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Former Monroeville manager McKinney files suit, claims unfair firing

| Wednesday, Feb. 12, 2014, 9:00 p.m.

Former Monroeville manager Lynette McKinney filed a lawsuit against the municipality saying council's action last month to fire her was “unreasonable and arbitrary.”

The complaint seeking declaratory judgement filed last week requested that an Allegheny County Court of Common Pleas judge determine whether McKinney, 47, legally is entitled to $44,000 of severance pay, $29,000 in benefits such as sick days and vacation days, and legal fees associated with the lawsuit.

Council denied McKinney a severance package because she was removed “with cause,” Monroeville solicitor Bruce Dice said.

But the ordinance drafted to remove her doesn't specify one charge against her, said Forest Hills attorney Jack Cambest, who is representing McKinney.

“We're saying the ordinance is vague and unconstitutional,” Cambest said.

And the terms of McKinney's former contract that address severance pay also are vague and therefore invalid, according to the lawsuit.

McKinney's contract reads that she would not receive severance pay if she is “found liable for (an) intentional act relating to the performance of her duties.”

Her lawsuit said the contract does not state who must find her liable or what constitutes an intentional act relating to the performance of their duty.

Dice argued that while specific charges were not included with the ordinance to remove McKinney, the charges were read aloud at the same public meeting and therefore are valid.

Charges read aloud at the Jan. 6 meeting included failure to conduct evaluations of department heads and failure to provide information about an ongoing internal investigation of the computer dispatch system to three members of council.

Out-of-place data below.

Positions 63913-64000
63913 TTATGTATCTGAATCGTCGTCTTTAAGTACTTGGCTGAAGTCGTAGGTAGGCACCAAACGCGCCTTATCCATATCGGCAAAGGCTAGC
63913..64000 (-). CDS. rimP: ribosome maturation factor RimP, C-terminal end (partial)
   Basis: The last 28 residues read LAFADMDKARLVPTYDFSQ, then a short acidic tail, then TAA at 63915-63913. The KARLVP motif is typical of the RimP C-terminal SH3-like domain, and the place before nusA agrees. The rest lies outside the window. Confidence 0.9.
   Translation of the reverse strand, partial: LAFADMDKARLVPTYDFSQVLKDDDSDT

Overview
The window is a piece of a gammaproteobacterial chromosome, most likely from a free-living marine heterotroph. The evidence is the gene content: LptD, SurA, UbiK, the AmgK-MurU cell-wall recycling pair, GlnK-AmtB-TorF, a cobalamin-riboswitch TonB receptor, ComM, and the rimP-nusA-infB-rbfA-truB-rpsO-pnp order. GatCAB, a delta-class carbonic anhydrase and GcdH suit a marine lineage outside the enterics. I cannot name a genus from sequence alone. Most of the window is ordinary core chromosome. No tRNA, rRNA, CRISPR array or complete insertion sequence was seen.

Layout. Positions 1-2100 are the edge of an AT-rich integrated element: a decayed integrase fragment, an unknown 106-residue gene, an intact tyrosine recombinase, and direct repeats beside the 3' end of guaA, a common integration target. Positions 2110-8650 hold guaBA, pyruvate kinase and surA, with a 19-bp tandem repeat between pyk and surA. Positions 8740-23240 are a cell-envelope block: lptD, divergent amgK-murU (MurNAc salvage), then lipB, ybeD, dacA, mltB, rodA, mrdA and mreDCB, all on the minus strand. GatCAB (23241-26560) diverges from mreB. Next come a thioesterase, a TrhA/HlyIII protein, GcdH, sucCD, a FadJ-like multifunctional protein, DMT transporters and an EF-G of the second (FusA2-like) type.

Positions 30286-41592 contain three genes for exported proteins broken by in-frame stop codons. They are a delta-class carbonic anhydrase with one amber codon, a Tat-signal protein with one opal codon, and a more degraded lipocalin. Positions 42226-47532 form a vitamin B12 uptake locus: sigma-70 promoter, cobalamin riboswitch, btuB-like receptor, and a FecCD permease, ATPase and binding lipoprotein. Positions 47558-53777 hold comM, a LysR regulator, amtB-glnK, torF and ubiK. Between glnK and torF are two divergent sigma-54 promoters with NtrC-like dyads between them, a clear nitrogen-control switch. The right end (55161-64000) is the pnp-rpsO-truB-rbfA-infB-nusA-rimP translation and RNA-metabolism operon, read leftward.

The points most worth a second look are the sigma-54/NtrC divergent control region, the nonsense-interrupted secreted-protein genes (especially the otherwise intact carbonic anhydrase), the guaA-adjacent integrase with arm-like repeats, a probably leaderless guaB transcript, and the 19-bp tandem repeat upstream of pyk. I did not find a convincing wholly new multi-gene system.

Dice cited section 704 of the Monroeville Home Rule Charter that reads the removal of a manager “shall not be subject to review by any court or agency.”

“(The HRC) was passed by the people, not by some council,” Dice said.

If McKinney is denied a court hearing or if a judge rules against her, she would not receive a severance package — according to the terms of her former contract.

After council members removed McKinney, they appointed former Monroeville manager Tim Little as the interim manager.

Mayor Greg Erosenko said last week he is confident that council eventually will name Little as the new manager.

“There's no movement on that,” Erosenko said. “But I'm sure that will change in the future.”

McKinney, a longtime municipal employee, was named manager in 2013.

Kyle Lawson is a staff writer for Trib Total Media. He can be reached at 412-856-7400, ext. 8755, or

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